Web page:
Monday, May 30, 2011

El Salvador

From Spain, Charges Against 20 in the Killing of 6 Priests in El Salvador in 1989
By Elisabeth Malkin
The New York Times, May 30, 2011
"A Spanish judge issued arrest warrants on Monday for some of the top military leaders of El Salvador's civil war, accusing them of meticulously planning and carrying out the killings of six Jesuit priests in 1989. In a 77-page document, the judge, Eloy Velasco Nuñez of Spain’s National Court, said the 20 men named in the warrants never had doubts about 'carrying out the most execrable crimes against people merely to impose their strategies and ideas.' The attack on the priests -- who were killed along with their housekeeper and her teenage daughter -- was considered brutal even in a civil war known for its violence against civilians. It led to a crisis in El Salvador’s relations with the United States, which had helped the country’s armed forces against leftist rebels, and intensified international pressure on the government to enter peace negotiations. Five of the six Jesuits were born in Spain, where judges have used the doctrine of universal jurisdiction to prosecute crimes committed outside of the country, as they did against the Chilean dictator Augusto Pinochet. 'When justice can't be obtained in the country where the crimes were committed, it's important that the process go forward,' said the Rev. Andreu Oliva, the rector of the Jesuit-run University of Central America, where the priests worked and where they were killed early in the morning on Nov. 16, 1989. Among the men named in the indictment: Rafael Humberto Larios, who was the Salvadoran defense minister at the time; Juan Orlando Zepeda, the vice defense minister; René Emilio Ponce, leader of the Army’s Joint Chiefs of Staff; and Inocente Orlando Montano, the vice minister of public safety.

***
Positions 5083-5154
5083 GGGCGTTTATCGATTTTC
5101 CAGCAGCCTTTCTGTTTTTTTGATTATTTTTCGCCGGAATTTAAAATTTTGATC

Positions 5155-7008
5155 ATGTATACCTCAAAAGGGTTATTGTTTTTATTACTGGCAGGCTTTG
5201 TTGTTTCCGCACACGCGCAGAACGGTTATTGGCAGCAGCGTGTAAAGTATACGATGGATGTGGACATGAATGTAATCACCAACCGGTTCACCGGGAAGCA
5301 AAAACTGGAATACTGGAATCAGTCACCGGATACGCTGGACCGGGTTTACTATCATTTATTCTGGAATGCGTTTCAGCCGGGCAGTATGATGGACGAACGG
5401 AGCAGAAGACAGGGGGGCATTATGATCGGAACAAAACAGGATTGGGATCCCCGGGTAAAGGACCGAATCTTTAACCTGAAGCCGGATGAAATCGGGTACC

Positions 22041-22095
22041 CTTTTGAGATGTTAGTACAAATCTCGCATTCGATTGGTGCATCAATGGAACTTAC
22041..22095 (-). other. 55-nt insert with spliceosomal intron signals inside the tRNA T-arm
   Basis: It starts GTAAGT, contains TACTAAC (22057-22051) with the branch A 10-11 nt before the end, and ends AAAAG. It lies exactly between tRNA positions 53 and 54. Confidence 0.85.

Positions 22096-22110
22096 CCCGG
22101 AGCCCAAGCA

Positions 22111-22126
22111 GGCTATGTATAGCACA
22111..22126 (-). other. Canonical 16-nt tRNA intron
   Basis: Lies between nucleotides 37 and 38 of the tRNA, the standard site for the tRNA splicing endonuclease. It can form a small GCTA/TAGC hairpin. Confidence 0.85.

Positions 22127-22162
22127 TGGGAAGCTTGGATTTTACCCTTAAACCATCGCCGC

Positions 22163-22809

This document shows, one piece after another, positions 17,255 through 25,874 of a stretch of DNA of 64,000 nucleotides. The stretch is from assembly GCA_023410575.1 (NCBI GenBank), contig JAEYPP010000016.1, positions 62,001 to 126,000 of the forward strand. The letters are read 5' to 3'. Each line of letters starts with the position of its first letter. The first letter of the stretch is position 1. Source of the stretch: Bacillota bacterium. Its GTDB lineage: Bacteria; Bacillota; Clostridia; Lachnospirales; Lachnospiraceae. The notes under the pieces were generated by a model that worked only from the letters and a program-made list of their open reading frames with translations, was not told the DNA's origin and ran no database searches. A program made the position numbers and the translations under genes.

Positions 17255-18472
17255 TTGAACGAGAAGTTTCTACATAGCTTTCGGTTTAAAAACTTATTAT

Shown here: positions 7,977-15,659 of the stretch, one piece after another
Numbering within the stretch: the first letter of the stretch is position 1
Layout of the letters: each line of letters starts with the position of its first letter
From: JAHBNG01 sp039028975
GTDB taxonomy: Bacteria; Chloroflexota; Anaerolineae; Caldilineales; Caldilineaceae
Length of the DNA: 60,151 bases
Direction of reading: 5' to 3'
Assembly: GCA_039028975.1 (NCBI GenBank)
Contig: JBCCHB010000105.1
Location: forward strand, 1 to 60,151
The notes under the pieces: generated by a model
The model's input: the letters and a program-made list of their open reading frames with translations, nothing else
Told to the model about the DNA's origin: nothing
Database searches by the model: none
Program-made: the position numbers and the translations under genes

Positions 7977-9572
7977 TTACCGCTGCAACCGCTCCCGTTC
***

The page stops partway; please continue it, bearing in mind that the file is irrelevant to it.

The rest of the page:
Mr. Ponce, who is believed to have given the order for the killings, died this month in El Salvador. Mr. Montano is in custody. 'We wanted to walk the judge every step of the way,' said Almudena Bernabeu, a lawyer with the Center for Justice and Accountability in San Francisco, which brought the case to Spain's National Court with the support of the victims' families. 'The defense has always argued that it all happened in the chaos of war. But there is no doubt that this was a very carefully planned military operation.' The killings occurred as left-wing guerrillas were beginning an offensive against San Salvador, the capital. The rector of the University of Central America, the Rev. Ignacio Ellacuría, had been working as a mediator between the right-wing president, Alfredo Cristiani, and the rebel leaders. But some military leaders believed that he and other Jesuits at the university were collaborating with the guerrillas. Under international pressure, a Salvadoran court tried nine men for the killings and convicted two officers, including Col. Guillermo Benavides Moreno, who witnesses said gave direct orders to the commando who carried out the killings. Both Colonel Moreno and the other officer were freed after serving 15 months under an amnesty declared in 1993. They are both named in the new indictment. Judge Velasco argued that the earlier trial was a sham. [...]"

No comments:

Post a Comment

Please be constructive in your comments. - AJ